The Tale of the Wooden Bowl By Ama Lawson

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the tale of a wooden bowl


“Life is too short to wake up in the morning with regrets. So love the people who treat you right, forget about the ones who do not.  And believe that everything happens for a reason. If you get a chance, take it.  If it changes your life, let it: You know; nobody said it would be easy, just that it would be worth it. “

Today I just want to share a popular story I keep reading over and over again while asking myself several questions and yet never getting answers to them. But I believe I will one day.

We are taking you deep into the tale of the wooden bowl.

the tale of the oldman
the tale about the old man

The story is told of a frail old man who went to live with his son, daughter-in-law, and four-year-old grandson. The old man’s hands trembled, his eyesight was blurred, and his step faltered.  The family ate together at the table.

But the elderly grandfather’s shaky hands and failing sight made eating difficult. Peas rolled off his spoon onto the floor. When he grasped the glass, milk spilled on the tablecloth.

The son and daughter-in-law became irritated with the mess.’ We must do something about Father,’ said the son. ‘I have had enough of his spilled milk, noisy eating, and food on the floor.’

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So the husband and wife set a small table in the corner. There, Grandfather ate alone while the rest of the family enjoyed dinner at the dining table. Since Grandfather had broken a dish or two, his food was served in a wooden bowl.

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When the family glanced in Grandfather’s direction, sometimes he had a tear in his eye as he sat alone. Still, the only words the couple had for him were sharp admonitions when he dropped a fork or spilled food. The four-year-old watched it all in silence.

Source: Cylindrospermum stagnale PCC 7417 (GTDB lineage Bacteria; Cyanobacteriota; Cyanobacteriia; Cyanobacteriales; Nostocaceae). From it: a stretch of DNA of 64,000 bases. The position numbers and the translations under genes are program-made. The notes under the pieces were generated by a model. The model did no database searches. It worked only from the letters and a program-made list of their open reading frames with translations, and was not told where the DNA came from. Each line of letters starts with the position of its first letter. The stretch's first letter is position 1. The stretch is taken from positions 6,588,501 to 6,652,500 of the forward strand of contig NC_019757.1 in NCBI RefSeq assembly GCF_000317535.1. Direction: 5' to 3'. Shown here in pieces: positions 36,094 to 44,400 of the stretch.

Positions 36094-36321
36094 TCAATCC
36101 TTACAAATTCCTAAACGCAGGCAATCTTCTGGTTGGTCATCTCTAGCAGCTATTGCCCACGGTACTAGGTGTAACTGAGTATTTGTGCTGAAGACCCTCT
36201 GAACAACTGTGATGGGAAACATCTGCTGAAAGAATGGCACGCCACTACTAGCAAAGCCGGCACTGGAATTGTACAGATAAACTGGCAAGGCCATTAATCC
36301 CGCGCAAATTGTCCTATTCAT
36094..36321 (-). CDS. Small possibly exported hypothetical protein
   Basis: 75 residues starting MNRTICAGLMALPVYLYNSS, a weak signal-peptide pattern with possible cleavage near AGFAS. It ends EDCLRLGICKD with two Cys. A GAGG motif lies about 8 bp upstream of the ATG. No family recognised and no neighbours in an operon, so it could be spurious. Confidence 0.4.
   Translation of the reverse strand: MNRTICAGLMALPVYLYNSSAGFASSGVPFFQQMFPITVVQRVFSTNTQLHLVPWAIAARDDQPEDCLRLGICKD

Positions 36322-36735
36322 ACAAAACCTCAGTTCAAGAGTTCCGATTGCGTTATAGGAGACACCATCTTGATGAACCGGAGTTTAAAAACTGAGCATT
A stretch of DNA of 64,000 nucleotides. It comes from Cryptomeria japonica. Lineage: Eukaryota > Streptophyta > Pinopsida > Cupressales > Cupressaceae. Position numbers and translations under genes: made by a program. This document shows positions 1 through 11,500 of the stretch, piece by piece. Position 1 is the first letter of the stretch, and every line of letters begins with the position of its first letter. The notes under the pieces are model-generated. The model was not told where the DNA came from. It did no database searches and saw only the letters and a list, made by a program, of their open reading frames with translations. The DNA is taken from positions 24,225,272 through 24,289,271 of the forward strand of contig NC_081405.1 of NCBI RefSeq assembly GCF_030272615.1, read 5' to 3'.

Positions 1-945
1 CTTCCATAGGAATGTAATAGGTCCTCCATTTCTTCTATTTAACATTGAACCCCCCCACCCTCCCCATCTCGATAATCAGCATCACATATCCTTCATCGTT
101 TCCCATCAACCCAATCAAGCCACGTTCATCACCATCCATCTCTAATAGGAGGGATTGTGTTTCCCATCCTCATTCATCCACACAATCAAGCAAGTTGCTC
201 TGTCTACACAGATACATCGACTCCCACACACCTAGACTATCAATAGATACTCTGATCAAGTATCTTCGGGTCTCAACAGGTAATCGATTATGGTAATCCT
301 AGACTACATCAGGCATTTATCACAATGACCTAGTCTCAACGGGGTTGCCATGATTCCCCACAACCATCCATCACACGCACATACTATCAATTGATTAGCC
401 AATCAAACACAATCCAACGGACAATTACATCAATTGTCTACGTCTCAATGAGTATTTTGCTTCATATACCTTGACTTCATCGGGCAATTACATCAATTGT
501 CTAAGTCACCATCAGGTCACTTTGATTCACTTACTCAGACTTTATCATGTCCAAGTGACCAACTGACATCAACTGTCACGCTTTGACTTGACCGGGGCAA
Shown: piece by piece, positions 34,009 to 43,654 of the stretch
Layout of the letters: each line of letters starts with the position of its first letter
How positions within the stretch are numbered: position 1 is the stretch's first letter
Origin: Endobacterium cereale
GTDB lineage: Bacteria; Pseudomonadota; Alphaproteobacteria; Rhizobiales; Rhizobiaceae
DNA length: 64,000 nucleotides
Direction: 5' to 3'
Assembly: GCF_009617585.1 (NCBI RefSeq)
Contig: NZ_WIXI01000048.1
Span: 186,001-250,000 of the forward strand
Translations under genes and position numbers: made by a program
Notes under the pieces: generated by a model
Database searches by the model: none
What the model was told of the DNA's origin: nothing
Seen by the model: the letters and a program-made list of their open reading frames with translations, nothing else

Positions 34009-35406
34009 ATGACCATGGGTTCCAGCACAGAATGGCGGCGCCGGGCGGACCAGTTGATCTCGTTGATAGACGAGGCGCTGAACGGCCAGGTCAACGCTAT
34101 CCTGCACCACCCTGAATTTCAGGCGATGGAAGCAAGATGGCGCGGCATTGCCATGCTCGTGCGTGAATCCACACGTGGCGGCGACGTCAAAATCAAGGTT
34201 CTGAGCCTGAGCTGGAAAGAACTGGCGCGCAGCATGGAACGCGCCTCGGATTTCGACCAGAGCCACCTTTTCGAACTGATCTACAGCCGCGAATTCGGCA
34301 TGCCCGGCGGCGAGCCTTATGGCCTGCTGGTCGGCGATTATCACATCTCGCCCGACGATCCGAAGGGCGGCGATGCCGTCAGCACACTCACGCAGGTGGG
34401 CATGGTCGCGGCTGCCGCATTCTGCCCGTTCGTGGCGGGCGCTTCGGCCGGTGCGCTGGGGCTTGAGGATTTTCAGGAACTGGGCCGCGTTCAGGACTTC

Image Credit Wooden Earth Ltd

One evening before supper, the father noticed his son playing with wood scraps on the floor. He asked the child sweetly, ‘What are you making?’ Just as sweetly, the boy responded, ‘Oh, I am making a little bowl for you and Mama to eat your food in when I grow up.’

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The four-year-old smiled and went back to work. The words so struck the parents that they were speechless. Then tears started to stream down their cheeks. Though no word was spoken, both knew what must be done.

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That evening the husband took Grandfather’s hand and gently led him back to the family table. For the remainder of his days, he ate every meal with the family. And for some reason, neither husband nor wife seemed to care any longer when a fork was dropped, milk spilled, or the tablecloth soiled.

On a positive note, I have learned that, no matter what happens, how bad it seems today, life does go on, and it will be better tomorrow. I have learned that you can tell a lot about a person by the way he/she handles four things: a rainy day, the elderly, lost luggage, and tangled Christmas tree lights.

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I have learned that, regardless of your relationship with your parents, you will miss them when they are gone from your life.  I have learned that making a ‘living’ is not the same thing as making a ‘life’ I have learned that life sometimes gives you a second chance.

I have learned that you should not go through life with a catcher’s mitt on both hands. You need to be able to throw something back. I have learned that if you pursue happiness, it will elude you.

But, if you focus on your family, your friends, the needs of others, your work, and doing the very best you can, happiness will surely find you.

I have learned that whenever I decide something with an open heart, I usually make the right decision. I have learned that even when I have pains, I do not have to be one. I have learned that every day, you should reach out and touch someone.
You know; People love that human touch — holding hands, a warm hug, or just a friendly pat on the back. Finally, I know that I still have a lot to learn. How about you?

 Ama Lawson


Telchel Group

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